Japanese Musicians, Tokio, Japan

1880s – 1890s (estimate) 

An uncredited photographer captured a group of 5 young girls playing the shamisen and koto, two traditional stringed music instruments from Japan. The girls wear what appears to be traditional winter clothes for the period, and 3 folding paper fans rest in front of them, one clearly having the image of a cherry blossom painted on.






A Semi-Circular Bridge in Quaint Old Japan

Strohmeyer & Wyman, 1896 

The semi-circular bridge seen in this stereograph was located in Kameido shrine in Tokyo, which dates all the way back to 1646 CE. Famous for being draped in colorful wisteria in spring and summer, the original wooden bridge and Kameido shrine were destroyed in the 1945 Tokyo firebombing. The re-creation standing today, while somewhat different to the original, is still a sight worth seeing, just as inspiring as the earlier scenes which inspired countless works of art by Japanese artists.

A later postcard view from Kameido Shrine






The Plover Rock, Matsushima,—One of Japan’s most striking views

1880s – 1910s (estimate) 

This view from the Matsushima shoreline undoubtably inspired bonsai growers, artists, and explorers throughout the past hundred years. Artists such as Yoshimoto Gesso, Katsushika Hokusai, and others have created works portraying scenes similar to this, to the point that the wind-swept tree above the ocean feels almost as Japanese as sushi and reliable compact cars.






Japanese wrestlers. Japan

C.H Graves, 1902 

Sumo wrestlers appear to be in the middle of their outdoor morning training in this stereograph from 1902. While the popularity of sumo wrestling had been in decline since the Meiji Restoration of 1868, it came roaring back into the national spotlight when Emperor Meiji organized a tournament in 1884, helping turn the sport into a national symbol.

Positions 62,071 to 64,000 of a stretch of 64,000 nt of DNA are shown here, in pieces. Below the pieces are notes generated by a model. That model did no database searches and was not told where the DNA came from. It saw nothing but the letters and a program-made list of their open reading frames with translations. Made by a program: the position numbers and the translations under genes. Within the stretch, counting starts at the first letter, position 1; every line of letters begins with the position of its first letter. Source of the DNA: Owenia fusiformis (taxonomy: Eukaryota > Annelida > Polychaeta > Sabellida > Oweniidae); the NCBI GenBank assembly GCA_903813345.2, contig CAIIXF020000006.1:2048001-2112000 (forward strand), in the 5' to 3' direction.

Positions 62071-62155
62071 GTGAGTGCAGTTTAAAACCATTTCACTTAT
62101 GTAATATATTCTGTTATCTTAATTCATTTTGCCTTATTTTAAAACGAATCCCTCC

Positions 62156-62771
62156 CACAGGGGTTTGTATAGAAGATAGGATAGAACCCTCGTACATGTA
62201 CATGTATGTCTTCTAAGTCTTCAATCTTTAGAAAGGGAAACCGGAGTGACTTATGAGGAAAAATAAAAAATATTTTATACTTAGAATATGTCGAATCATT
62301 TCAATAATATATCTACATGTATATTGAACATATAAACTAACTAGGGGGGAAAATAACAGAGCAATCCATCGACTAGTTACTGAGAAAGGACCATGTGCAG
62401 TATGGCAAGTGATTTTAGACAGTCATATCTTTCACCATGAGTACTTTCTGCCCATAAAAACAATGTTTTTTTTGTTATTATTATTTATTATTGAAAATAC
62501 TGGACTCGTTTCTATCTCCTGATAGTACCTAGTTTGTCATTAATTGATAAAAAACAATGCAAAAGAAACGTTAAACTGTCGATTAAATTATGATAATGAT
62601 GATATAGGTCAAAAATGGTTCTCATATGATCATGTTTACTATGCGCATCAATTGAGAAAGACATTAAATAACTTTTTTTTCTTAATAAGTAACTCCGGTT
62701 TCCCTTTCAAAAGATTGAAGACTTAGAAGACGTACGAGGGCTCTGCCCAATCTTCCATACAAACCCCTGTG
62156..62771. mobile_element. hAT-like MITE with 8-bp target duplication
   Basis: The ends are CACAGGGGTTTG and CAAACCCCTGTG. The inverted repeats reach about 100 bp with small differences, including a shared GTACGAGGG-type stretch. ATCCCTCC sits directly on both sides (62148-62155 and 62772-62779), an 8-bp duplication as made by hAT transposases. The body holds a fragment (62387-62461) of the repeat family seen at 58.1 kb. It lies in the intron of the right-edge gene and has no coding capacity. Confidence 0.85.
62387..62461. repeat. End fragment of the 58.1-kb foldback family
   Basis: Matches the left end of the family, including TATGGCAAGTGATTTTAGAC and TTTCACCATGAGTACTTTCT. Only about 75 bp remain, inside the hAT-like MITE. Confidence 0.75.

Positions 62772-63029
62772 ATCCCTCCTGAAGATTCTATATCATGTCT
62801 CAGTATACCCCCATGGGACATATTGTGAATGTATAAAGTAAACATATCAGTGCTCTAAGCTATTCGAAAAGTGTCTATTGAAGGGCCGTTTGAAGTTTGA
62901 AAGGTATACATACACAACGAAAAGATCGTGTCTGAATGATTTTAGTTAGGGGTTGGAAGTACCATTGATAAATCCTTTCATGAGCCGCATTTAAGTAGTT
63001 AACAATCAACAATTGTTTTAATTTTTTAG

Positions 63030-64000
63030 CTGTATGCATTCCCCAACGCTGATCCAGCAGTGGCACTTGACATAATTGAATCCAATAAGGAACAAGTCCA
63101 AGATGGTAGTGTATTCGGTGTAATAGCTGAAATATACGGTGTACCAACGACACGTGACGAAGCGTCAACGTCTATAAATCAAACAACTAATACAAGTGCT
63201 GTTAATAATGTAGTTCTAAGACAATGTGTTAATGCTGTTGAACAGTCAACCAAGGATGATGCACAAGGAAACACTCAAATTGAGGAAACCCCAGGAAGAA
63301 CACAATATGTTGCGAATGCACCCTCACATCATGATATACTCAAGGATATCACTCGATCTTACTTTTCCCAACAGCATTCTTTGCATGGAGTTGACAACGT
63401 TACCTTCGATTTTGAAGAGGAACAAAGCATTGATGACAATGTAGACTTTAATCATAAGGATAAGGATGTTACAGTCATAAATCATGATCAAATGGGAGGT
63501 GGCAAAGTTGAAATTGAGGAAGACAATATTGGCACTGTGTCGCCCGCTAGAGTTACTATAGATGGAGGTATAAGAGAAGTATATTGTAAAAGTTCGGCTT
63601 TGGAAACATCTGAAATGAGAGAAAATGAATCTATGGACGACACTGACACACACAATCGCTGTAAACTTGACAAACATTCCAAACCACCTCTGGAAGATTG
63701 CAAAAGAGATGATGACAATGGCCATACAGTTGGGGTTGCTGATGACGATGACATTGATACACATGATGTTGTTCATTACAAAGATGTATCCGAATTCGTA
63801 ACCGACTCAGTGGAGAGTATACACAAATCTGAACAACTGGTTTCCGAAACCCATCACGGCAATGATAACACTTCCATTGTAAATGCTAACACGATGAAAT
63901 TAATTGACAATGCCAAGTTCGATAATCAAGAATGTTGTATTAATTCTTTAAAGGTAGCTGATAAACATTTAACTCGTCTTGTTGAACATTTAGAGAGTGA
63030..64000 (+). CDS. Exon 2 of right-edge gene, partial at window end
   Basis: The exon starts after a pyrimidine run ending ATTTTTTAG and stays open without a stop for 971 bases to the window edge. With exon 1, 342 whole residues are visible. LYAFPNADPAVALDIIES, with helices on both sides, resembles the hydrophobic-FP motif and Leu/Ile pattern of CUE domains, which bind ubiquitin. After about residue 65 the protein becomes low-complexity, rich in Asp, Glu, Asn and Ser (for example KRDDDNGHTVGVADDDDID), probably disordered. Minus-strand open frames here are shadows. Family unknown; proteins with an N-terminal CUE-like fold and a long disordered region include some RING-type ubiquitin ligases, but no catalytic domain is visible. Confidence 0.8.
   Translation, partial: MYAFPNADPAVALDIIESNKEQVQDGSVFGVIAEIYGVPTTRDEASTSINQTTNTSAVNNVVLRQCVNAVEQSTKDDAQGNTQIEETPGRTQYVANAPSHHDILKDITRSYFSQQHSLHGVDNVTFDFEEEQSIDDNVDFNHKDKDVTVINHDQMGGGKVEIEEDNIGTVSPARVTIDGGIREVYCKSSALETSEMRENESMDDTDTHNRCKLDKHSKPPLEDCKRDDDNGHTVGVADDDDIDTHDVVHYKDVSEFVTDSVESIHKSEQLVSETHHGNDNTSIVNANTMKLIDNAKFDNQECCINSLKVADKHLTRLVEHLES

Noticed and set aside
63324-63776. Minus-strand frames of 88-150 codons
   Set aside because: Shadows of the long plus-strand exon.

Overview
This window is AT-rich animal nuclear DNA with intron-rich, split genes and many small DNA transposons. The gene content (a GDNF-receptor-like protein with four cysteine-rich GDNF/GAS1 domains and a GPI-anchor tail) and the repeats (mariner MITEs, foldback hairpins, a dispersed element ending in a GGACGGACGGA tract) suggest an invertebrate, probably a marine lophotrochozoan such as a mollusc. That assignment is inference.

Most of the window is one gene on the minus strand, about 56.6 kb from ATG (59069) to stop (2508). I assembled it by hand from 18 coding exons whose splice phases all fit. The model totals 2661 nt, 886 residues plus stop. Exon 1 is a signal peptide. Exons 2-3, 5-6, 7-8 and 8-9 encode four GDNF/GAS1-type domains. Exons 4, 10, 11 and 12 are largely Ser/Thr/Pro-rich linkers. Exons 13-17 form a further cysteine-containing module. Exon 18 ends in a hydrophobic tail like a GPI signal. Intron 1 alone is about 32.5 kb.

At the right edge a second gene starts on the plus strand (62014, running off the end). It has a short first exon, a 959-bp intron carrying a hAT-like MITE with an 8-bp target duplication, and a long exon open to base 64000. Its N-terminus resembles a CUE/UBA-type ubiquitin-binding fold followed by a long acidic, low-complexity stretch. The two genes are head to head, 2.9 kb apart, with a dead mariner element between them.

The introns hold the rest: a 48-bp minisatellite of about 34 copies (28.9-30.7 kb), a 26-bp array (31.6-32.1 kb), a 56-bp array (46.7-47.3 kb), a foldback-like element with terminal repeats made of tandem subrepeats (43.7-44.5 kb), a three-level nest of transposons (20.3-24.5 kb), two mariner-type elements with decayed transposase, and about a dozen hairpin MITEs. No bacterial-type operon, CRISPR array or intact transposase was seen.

Picking the famous Wji Tea, near Kyoto, Japan

Strohmeyer & Wyman, 1896 

The Uji region, called Wji on this stereograph, brought to the world of tea cultivation a shading technique that resulted in the matcha tea for which Japan is famous. In addition to matcha, Uji is also known for sencha and gyokuro teas. In this stereoview, we see tea harvesters, plus a seemingly out of place mother with child, picking tea leaves for their wicker baskets, harvesting tea in much the same way as it’s harvested today. 





Arashiyama Bamboo Grove 1896

Arashiyama Bamboo Grove today

A Vista in a Bamboo Grove, Kyoto, Japan

Strohmeyer & Wyman, 1896


The Arashiyama Bamboo Grove pictured in this stereograph is today one of the most popular tourist destinations in Kyoto. In this view published 1896, two women are seen being transported by a jinrikisha (a rickshaw) runner as two other men, most likely other runners, stand idle in the background with an older man. Located near the Tenryu-ji temple, the bamboo growing is mostly moso bamboo, a species native to Taiwan and China with edible shoots, and the potential to grow to 92 ft / 28 m in height.